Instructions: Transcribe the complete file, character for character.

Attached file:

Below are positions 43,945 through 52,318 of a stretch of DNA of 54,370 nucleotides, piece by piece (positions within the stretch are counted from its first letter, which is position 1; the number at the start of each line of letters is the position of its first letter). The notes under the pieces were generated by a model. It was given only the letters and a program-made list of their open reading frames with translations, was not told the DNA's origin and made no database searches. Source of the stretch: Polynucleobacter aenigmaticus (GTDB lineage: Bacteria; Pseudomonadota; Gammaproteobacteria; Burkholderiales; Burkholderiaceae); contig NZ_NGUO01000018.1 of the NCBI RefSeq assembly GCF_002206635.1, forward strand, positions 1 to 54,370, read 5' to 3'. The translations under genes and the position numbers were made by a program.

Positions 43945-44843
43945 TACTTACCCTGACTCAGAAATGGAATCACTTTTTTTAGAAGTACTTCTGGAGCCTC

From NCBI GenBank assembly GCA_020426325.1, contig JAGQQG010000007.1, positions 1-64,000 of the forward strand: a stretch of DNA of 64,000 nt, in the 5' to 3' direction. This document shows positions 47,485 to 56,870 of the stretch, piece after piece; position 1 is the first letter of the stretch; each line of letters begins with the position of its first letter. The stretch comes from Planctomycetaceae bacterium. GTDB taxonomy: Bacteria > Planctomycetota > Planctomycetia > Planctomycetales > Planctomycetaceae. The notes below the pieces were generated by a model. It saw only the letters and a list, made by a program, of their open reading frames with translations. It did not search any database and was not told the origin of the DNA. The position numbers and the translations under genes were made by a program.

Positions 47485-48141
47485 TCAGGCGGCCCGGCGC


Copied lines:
Below are positions 43,945 through 52,318 of a stretch of DNA of 54,370 nucleotides, piece by piece (positions within the stretch are counted from its first letter, which is position 1; the number at the start of each line of letters is the position of its first letter). The notes under the pieces were generated by a model. It was given only the letters and a program-made list of their open reading frames with translations, was not told the DNA's origin and made no database searches. Source of the stretch: Polynucleobacter aenigmaticus (GTDB lineage: Bacteria; Pseudomonadota; Gammaproteobacteria; Burkholderiales; Burkholderiaceae); contig NZ_NGUO01000018.1 of the NCBI RefSeq assembly GCF_002206635.1, forward strand, positions 1 to 54,370, read 5' to 3'. The translations under genes and the position numbers were made by a program.

Positions 43945-44843
43945 TACTTACCCTGACTCAGAAATGGAATCACTTTTTTTAGAAGTACTTCTGGAGCCTC

From NCBI GenBank assembly GCA_020426325.1, contig JAGQQG010000007.1, positions 1-64,000 of the forward strand: a stretch of DNA of 64,000 nt, in the 5' to 3' direction. This document shows positions 47,485 to 56,870 of the stretch, piece after piece; position 1 is the first letter of the stretch; each line of letters begins with the position of its first letter. The stretch comes from Planctomycetaceae bacterium. GTDB taxonomy: Bacteria > Planctomycetota > Planctomycetia > Planctomycetales > Planctomycetaceae. The notes below the pieces were generated by a model. It saw only the letters and a list, made by a program, of their open reading frames with translations. It did not search any database and was not told the origin of the DNA. The position numbers and the translations under genes were made by a program.

Positions 47485-48141
47485 TCAGGCGGCCCGGCGC